Water is what made Rome great—and the Trevi Fountain is its perfect symbol
A gift to the city from the Pope
The fountain as we know it today was completed in the 18th century. Pope Clement XII wanted to gift the city with a monumental fountain, so he launched a public competition to find an architect; Nicola Salvi won, and it took him almost 30 years of work to complete his late baroque masterpiece, a triumph of marble and zealous sculptures.
But a fountain had already been there for a long time. In fact, the Trevi Fountain was first built during the Roman times as the hub of the city’s water system. It was meant to grant citizens access to a source of prime quality water. The fountain was located (as it is today) at the intersection between three roads (‘tre vie’): that explains the name ‘Trevi.’
“Trevi”: At the crossroad of three streets
Back then, it looked much more modest that it does now: it was a fountain with three separate basins, where passersby could drink, wash and find solace. The fountain was the final destination of the Virgin Aqueduct, the only Roman aqueduct that still works today, after more than 2000 years since it was built.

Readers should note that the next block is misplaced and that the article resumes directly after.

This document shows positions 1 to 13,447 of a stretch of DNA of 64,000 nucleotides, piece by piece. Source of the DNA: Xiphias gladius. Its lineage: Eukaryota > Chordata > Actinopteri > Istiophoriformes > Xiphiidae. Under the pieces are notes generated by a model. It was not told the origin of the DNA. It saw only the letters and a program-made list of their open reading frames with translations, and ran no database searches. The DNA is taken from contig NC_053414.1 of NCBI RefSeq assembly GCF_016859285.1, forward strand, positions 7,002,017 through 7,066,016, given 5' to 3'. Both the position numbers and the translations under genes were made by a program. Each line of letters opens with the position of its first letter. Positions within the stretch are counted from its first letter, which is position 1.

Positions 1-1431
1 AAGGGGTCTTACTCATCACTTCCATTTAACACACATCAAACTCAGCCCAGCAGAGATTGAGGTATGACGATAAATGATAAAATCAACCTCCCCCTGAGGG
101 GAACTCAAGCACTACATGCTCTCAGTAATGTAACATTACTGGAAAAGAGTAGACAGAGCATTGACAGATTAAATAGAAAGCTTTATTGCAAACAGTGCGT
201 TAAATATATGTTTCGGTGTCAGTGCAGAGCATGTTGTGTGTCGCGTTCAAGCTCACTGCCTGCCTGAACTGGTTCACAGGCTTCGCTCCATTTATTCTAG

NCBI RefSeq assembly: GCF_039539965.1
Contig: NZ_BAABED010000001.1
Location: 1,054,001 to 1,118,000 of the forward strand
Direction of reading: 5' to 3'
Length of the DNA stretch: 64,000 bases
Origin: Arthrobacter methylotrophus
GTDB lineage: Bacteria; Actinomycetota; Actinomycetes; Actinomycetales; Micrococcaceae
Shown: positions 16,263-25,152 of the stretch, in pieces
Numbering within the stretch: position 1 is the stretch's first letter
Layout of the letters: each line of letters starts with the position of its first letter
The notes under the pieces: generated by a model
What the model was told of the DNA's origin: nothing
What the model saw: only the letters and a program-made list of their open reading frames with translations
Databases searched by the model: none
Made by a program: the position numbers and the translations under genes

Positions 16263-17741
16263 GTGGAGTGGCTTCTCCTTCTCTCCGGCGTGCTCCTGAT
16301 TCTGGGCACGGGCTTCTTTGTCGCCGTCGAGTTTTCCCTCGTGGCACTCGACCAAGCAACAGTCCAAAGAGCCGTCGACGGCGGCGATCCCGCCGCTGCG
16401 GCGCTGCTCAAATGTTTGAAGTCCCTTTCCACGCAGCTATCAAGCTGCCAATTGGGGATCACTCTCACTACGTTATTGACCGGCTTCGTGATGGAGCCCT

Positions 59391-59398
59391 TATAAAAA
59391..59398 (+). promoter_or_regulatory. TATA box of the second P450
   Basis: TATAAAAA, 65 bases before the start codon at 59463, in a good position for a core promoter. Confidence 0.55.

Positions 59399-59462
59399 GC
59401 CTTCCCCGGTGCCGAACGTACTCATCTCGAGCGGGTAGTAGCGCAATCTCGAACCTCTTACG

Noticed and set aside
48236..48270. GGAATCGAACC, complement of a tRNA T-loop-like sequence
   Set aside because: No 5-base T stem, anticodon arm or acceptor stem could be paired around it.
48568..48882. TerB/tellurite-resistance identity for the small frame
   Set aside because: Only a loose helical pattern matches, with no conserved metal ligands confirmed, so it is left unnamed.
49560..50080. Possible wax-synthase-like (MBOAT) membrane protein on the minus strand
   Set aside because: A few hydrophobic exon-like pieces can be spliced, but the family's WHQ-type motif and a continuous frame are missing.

Rome was the first city to introduce the idea of fountains with free, drinkable water, and to this day it still is the city with the highest concentration of drinking fountains in the world.
Undefeated solidity and functionality
This both from a durability and functionality standpoint. One one hand, most aqueducts built today will last more or less 50 years, the ones in Rome are still working after more than 2000 years. On the other, they are an engineering model around the world for their capacity of bringing water in deserted and arid areas, such as the deserts of Israel.
Exhibition edited by Youth Committee of the Italian Commission for UNESCO - Lazio: Antonio Geracitano, Marco Anzellotti, Vittoria Azzarita, Andrea Bangrazi, Ilaria Cacciotti, Francesca Candelini, Giovanni Cedrone, Carlotta Destro, Caterina Francesca Di Giovanni, Alessandra Feola, Paolo Ianniccari, Marta Lelli, Laura Leopardi, Ginevra Odone, Dario Saltari, Paolo Scipioni.